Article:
This Province is in the Savannah Biome, an area of mixed grassland and trees, which is generally known as Bushveld.
The area known as the Springbok Flats is a huge featureless plain between Belabela (Warmbaths) in the south and Mokopane (Potgietersrus) in the north on both sides of the main road to the north. This was used as grazing for cattle and sheep in the winter when the farmers moved their stock here as the highveld is a sour veld and not good for winter grazing.
The Bushveld Complex ends at the ridge of the Strydpoortberg and Waterberg ranges. Here the land is densely covered with trees and shrubs, and is tropical in appearance. The road to the north climbs to the level, grassy summit, descending to the savanna bushveld. A sign marks the crossing of the Tropic of Capricorn.
The striking Modjadji Palms occur in abundance on the slopes of what used to be regarded as the “sacred mountain” in the Modjadji Reserve north-east of Polokwane (Pietersburg), in the Letaba district. When observed superficially these plants with their bare stems and shiny, dark green fern-like leaves look like palm trees, but they are actually not even related to any species of palm. It is the most famous and largest of the cycads (Cycadales), usually reaching
a height of about 5-8m, but sometimes even exceeding 13m. A large number of fossilized extinct species belong to this group. They form an important component of the flora of the geological period known as the Mesozoic Age some 50 or 60 million years ago, when they were prolific all over the earth and probably formed a substantial part of the dinosaurian diet.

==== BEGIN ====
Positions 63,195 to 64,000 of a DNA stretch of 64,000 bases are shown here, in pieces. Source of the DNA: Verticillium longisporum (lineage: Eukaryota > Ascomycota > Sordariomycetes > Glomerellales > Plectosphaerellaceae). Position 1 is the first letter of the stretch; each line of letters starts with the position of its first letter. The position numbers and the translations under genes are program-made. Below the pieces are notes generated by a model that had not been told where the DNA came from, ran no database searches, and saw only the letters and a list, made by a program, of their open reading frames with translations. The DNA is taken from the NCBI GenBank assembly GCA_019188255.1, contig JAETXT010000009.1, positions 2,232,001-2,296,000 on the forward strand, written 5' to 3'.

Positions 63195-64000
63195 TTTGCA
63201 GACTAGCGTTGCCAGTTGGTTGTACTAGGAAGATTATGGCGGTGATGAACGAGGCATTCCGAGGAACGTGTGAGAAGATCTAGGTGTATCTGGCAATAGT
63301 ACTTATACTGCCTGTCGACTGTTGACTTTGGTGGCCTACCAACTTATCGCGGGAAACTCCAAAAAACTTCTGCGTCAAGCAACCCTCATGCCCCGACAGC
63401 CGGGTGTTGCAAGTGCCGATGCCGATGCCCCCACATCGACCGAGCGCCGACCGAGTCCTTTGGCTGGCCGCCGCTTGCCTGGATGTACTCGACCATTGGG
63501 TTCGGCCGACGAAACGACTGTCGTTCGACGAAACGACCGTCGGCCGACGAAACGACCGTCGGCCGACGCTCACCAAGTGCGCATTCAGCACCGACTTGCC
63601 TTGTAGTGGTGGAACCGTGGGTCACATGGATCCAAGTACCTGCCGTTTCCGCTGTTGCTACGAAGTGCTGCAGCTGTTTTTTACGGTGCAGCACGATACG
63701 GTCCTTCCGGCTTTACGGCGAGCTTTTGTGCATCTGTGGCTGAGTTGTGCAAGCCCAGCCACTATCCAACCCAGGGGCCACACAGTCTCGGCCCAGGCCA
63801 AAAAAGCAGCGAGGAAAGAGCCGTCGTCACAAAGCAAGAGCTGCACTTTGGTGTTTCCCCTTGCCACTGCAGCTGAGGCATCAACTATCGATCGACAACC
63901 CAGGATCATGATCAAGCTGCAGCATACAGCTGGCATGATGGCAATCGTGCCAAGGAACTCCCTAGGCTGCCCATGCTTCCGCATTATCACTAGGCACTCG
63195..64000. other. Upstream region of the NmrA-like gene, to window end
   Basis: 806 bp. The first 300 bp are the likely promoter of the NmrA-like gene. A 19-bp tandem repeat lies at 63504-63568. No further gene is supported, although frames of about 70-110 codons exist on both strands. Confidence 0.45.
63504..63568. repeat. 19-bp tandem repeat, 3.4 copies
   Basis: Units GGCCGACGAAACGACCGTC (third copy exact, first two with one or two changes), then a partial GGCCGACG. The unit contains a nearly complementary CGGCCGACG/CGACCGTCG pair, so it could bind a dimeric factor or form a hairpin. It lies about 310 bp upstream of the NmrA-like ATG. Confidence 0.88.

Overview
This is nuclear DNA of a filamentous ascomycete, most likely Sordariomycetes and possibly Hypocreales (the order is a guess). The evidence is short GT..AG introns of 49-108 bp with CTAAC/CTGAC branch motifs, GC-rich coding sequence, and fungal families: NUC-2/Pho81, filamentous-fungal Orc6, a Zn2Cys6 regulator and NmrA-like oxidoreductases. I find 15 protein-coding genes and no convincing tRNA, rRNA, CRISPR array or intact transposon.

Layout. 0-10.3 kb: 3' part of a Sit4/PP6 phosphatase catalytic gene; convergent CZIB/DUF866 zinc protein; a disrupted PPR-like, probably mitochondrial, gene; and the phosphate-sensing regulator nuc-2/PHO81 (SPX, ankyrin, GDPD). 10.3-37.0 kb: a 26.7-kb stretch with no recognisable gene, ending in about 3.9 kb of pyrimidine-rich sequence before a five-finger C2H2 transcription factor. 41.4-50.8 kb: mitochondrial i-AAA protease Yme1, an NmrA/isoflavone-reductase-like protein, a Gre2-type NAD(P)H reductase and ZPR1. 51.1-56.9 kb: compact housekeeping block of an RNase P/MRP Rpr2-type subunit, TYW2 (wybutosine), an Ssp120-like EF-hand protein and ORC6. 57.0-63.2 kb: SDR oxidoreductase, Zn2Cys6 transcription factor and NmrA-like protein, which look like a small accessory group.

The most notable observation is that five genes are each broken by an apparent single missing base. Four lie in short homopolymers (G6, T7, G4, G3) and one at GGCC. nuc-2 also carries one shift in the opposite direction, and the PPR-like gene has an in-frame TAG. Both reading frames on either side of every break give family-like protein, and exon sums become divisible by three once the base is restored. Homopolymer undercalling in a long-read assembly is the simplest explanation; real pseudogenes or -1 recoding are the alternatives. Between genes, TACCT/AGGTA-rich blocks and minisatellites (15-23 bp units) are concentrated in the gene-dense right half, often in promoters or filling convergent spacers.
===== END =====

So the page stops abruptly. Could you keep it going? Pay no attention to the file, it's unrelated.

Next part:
The surviving representatives of the cycads, including the Modjadji palm Encephalartos transvenosus are often quoted as classical examples of a relic group of plants. Several species belonging to this genus occur in South Africa. The plants are referred to as ‘brood• bome’ because the trunks are rich in starch and were used by the Lovedu and others to make a type of bread.
Magoebaskloof provides some of the most spectacular verdant scenery to be found in South Africa. A veritable Garden of Eden, this seemingly enchanted land produces crops of subtropical fruits, vegetables and flowers in amazing abundance. The lush vegetation of this area is really quite spectacular and reaches a peak in September and October, when the kloof is ablaze with azalea blooms, followed by the cherry blossoms. The rich farmlands lie among the pine and indigenous state forests where yellowwood, wild peach, forest elder, ironwood, red stinkwood, cabbage trees, etc. grow.
The Soutpansberg, running from west to east, was once the barricade between civilization and slave raiders, ivory hunters and peoples in the north. North of the range, an immense change is immediately apparent, vast tropical parkland, dominated by mopani and baobab trees.